For years I’ve had this recurring dream. I’m on a Triumph Bonneville cruising down a winding country road. It’s early fall and there’s a slight chill in the morning air. I’m wearing a waxed cotton motorcycle jacket over a tweed sport coat, tweed pants, leather boots, and a custom made matte black helmet. As the road curves to the left, I lean the bike over, reach down, and drag a gloved hand across the asphalt, a tactile reminder that I am in the south of England, riding towards a grand destination - the seat of the Dukes of Richmond and the Goodwood Revival.
How sorely people desire to be seen, recognised, noticed, and known in today’s world. Not that I’ve been privy to Edwardian dinners, but one excellent custom from socialising in previous centuries that seems a bit lost today was the art of not being noticed. Regarding classic style, we understand this nowadays as understated elegance. I will now dive into what I think are some key features of this concept and why it is the preferred way to dress.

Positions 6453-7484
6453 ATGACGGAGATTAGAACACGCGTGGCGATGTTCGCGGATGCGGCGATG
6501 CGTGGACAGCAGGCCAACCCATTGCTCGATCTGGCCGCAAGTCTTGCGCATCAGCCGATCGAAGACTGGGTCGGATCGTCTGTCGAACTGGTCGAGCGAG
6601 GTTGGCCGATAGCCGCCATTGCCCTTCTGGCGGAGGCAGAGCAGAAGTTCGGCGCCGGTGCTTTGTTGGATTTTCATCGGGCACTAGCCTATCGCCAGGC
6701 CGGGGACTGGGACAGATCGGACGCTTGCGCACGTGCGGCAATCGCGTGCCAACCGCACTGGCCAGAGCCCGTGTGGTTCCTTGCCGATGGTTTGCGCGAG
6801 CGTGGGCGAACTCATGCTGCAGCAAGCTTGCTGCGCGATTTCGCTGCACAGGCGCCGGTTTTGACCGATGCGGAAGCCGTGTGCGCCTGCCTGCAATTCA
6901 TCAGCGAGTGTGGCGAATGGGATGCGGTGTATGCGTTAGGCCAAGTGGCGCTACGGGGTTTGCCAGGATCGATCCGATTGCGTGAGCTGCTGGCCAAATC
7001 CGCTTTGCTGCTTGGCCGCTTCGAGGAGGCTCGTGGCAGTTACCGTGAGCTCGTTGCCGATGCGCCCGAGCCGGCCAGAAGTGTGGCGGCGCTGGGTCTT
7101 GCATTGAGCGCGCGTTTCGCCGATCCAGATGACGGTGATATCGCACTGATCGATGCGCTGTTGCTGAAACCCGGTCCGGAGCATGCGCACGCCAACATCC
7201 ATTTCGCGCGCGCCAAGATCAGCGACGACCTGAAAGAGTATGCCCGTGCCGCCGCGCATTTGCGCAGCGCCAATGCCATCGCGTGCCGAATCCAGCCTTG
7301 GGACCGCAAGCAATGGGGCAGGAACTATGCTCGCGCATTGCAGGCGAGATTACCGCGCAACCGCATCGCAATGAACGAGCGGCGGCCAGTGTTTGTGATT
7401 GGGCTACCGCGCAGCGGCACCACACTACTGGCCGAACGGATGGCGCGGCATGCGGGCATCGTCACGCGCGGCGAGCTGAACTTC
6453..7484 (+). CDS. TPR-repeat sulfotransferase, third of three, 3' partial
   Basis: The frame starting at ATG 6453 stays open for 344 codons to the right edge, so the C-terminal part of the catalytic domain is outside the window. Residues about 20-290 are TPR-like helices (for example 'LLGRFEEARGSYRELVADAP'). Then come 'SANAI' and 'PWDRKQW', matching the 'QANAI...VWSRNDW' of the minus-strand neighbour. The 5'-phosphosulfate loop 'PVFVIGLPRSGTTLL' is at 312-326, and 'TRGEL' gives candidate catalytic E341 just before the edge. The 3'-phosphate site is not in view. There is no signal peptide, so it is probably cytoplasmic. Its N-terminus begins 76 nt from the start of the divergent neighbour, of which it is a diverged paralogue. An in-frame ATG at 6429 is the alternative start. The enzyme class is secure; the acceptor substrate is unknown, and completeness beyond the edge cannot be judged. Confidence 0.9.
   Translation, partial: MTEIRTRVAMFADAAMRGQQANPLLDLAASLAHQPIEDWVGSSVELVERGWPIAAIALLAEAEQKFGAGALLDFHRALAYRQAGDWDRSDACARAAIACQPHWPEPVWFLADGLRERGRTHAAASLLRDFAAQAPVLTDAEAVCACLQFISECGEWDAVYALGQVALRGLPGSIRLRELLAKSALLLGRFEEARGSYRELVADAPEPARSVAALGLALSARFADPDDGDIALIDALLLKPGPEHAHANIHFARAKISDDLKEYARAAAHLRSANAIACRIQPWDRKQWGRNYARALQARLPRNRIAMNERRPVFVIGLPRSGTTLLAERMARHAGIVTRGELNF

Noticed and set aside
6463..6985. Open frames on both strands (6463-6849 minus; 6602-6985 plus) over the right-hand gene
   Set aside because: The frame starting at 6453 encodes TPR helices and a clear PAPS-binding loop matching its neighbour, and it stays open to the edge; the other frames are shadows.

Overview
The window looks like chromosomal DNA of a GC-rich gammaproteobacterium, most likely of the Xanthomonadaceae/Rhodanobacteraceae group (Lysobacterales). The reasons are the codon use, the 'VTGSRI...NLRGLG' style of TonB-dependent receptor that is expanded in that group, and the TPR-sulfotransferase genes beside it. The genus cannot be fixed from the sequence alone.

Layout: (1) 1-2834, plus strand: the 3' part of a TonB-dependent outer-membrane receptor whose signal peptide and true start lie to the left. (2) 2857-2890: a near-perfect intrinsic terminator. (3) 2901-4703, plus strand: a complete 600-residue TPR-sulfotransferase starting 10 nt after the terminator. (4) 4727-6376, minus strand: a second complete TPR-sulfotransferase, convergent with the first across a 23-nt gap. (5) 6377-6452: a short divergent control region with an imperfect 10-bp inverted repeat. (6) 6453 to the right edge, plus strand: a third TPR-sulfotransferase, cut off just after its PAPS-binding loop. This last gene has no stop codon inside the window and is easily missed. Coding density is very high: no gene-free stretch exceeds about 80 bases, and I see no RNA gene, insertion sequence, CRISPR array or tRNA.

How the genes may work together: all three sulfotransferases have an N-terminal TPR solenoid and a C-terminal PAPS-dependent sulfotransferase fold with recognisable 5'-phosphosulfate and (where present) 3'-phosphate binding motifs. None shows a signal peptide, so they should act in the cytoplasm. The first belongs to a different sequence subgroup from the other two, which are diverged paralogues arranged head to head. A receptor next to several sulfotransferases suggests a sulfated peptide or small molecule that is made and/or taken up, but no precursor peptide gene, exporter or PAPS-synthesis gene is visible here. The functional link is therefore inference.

A Sunday roast followed by a brisk walk aside, is there anything more Autumnal than corduroy? The soft, durable, ribbed cotton fabric that we know today originated in 19th Century Manchester as factory workwear. It was later adopted for war work, perhaps most famously for the Women’s Land Army.